For those who cannot forget Beirut bombings, Marine veteran walks

By THOMAS BRENNAN | The (Jacksonville, N.C.) Daily News | Published: October 2, 2013

JACKSONVILLE, N.C.— Doc Doolittle’s journey is more than a calling; it's an obligation.

An obligation to the fallen, the survivors and the families involved in the 1983 bombing in Beirut, Lebanon.

Tuesday, at the Veterans of Foreign Wars post in Swansboro, Doolittle began a daily 12.5-mile walk in and around Jacksonville — and he will continue over the next 22 days, ending at Lejeune Memorial Gardens on Oct. 23. On that day, he will have walked more than 273 symbolic miles — one for each servicemember who died during the terrorist attacks in Beirut.

“These guys need to be remembered and I feel as though they are forgotten for the most part,” said Doolittle, 52, of Centennial, Colo. “In Jacksonville, it is well known, but even in the young part of the Marine Corps, there’s not a lot of people who remember what happened 30 years ago. And even fewer people know across America. It needs to be brought to people’s attention.”

At 22 years old, Doolittle was a Marine stationed at Marine Corps Air Station Beaufort, S.C. when the bombing erupted. When he thinks about the bombing now, he still can feel his fury on that day. Doolittle said he and some fellow Marines all wanted to fly to Lebanon and get revenge. According to him, the bombing in Beirut was a major start of hostility in the war on terror — something that should require a moment of silence across the United States.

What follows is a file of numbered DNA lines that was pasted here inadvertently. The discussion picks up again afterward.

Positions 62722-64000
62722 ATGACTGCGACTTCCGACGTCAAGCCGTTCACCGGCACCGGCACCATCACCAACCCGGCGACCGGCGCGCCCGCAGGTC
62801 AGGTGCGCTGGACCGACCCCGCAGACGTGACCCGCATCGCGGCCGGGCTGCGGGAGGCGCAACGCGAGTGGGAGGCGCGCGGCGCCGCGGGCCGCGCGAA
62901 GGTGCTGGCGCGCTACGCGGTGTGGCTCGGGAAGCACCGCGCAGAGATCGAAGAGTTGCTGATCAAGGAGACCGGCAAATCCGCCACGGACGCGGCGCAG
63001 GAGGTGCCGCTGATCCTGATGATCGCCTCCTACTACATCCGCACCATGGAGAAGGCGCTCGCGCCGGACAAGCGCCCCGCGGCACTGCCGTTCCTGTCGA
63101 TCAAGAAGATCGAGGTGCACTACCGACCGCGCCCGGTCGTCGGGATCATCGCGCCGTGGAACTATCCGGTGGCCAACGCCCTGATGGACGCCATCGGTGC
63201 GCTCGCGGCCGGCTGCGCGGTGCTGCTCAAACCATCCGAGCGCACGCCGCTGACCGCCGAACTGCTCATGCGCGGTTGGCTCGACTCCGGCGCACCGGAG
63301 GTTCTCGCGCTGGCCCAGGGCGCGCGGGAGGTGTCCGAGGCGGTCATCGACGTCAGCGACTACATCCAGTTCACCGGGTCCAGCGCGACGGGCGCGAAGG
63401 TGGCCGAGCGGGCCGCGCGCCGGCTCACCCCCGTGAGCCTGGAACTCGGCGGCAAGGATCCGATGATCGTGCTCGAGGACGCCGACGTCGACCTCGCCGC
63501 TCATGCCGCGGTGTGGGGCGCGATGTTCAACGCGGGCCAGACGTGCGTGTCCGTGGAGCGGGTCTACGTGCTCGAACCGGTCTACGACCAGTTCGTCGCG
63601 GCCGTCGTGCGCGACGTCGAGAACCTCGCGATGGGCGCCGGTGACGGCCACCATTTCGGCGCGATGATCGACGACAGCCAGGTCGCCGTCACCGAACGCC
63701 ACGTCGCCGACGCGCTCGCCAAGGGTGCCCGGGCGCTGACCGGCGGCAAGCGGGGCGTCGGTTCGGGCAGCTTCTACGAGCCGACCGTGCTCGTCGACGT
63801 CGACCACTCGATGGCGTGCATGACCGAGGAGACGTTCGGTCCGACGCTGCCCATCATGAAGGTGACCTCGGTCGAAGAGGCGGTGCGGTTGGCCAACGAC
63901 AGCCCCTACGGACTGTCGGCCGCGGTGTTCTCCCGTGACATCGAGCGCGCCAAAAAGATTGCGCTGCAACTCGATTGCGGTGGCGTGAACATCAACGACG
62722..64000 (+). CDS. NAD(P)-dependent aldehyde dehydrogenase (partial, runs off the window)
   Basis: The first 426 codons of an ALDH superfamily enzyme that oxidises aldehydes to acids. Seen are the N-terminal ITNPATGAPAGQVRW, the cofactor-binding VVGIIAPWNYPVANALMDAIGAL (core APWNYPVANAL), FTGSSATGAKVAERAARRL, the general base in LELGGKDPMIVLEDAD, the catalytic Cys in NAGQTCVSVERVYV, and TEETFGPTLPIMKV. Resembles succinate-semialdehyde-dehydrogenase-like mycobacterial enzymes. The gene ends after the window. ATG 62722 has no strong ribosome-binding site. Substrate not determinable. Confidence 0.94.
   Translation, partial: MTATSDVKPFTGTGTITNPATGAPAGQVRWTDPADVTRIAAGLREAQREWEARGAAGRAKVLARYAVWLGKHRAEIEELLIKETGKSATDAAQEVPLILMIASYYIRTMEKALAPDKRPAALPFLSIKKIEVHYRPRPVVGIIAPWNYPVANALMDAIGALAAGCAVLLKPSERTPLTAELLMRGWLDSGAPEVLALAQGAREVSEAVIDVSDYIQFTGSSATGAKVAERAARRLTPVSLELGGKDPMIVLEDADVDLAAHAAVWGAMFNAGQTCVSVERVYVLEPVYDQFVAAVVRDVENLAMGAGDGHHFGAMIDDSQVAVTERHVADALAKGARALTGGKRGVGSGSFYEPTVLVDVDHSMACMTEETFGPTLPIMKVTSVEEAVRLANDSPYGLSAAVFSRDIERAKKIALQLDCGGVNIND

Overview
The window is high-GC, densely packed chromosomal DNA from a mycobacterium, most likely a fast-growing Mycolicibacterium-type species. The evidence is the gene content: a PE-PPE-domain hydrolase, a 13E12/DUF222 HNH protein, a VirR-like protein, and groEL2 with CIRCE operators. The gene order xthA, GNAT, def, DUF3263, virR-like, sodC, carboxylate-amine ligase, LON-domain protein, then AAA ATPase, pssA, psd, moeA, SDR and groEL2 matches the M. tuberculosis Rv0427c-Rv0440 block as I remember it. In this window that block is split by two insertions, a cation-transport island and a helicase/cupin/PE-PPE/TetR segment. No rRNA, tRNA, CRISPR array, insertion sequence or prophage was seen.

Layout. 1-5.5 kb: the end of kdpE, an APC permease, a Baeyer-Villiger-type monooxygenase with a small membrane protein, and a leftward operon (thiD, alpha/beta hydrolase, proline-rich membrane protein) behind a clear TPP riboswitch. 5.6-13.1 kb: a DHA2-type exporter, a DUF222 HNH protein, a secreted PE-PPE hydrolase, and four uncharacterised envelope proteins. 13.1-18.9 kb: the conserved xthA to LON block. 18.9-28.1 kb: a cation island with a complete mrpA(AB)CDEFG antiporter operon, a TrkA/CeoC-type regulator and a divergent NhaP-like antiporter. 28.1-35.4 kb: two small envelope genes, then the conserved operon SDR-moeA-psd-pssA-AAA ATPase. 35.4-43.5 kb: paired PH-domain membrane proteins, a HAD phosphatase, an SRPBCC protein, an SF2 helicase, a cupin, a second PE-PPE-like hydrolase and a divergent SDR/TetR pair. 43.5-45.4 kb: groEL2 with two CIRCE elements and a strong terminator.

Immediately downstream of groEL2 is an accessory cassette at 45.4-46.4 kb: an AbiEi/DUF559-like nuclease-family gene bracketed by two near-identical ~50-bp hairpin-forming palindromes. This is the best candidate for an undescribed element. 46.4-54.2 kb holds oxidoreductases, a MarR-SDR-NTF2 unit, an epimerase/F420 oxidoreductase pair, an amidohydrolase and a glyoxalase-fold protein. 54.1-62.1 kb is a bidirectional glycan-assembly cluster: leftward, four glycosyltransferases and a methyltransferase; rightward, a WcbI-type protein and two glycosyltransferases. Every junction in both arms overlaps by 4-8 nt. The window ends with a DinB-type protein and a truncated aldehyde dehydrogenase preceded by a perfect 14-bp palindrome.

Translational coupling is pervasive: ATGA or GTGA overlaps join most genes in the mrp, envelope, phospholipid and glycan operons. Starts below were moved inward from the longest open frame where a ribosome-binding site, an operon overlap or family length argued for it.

“The bombing is still a pretty tragic event,” Doolittle said. “Unlike many other notable historical events, it seems as though it’s lost in the blur but in 1983 it was a pretty big deal. The reason to do this is because of that loss — to recognize everyone involved.”

A sense of accomplishment is all Doolittle said he expects to get out of the walk but if it brings attention to the anniversary or inspires one person to reflect, then it will be worth it. Doolittle believes that attacks like the one in Beirut should be taught in schools, but fears they are not.

“Twelve and one half miles per day doesn’t really sound like a lot but it’s going to cause a lot of wear and tear on my body,” Doolittle said. “If I can do more miles each day in the beginning to make it easier in the end then I will, but we will see. I know what’s going to happen to me. It’s going to be tiring.”

Doolittle has been planning the event for more than four years and has received nothing but support from Lockheed Martin and Argus, his two employers who allowed him to take a month off of work to complete the walk, he said.

In 2008, Doolittle completed a similar walk for the 25th anniversary that began in Virginia Beach, Va. and ended in Jacksonville after a total of 246 miles. He is confident that he will complete the additional mileage required to reach his 273 mile total, he said.

“The Marine bond drives this,” said Doolittle, whose son is a Marine with 2nd Battalion, 10th Marines aboard Camp Lejeune. “The Corps is a bond that should never be broken. We should always recall our past. Marines do the things we do because of what others have done before us. We do it for the guy next to us. We do it for the guys who died in combat or in other ways and to push the Marine Corps in a better position. The Marine Corps is a fraternal order that has an indescribable bond. We take care of each other and we never forget.”

For those interested in following Doolittle’s progress, follow him on Facebook by searching for #Beirut or by emailing him at b3walktoremember@gmail.com.

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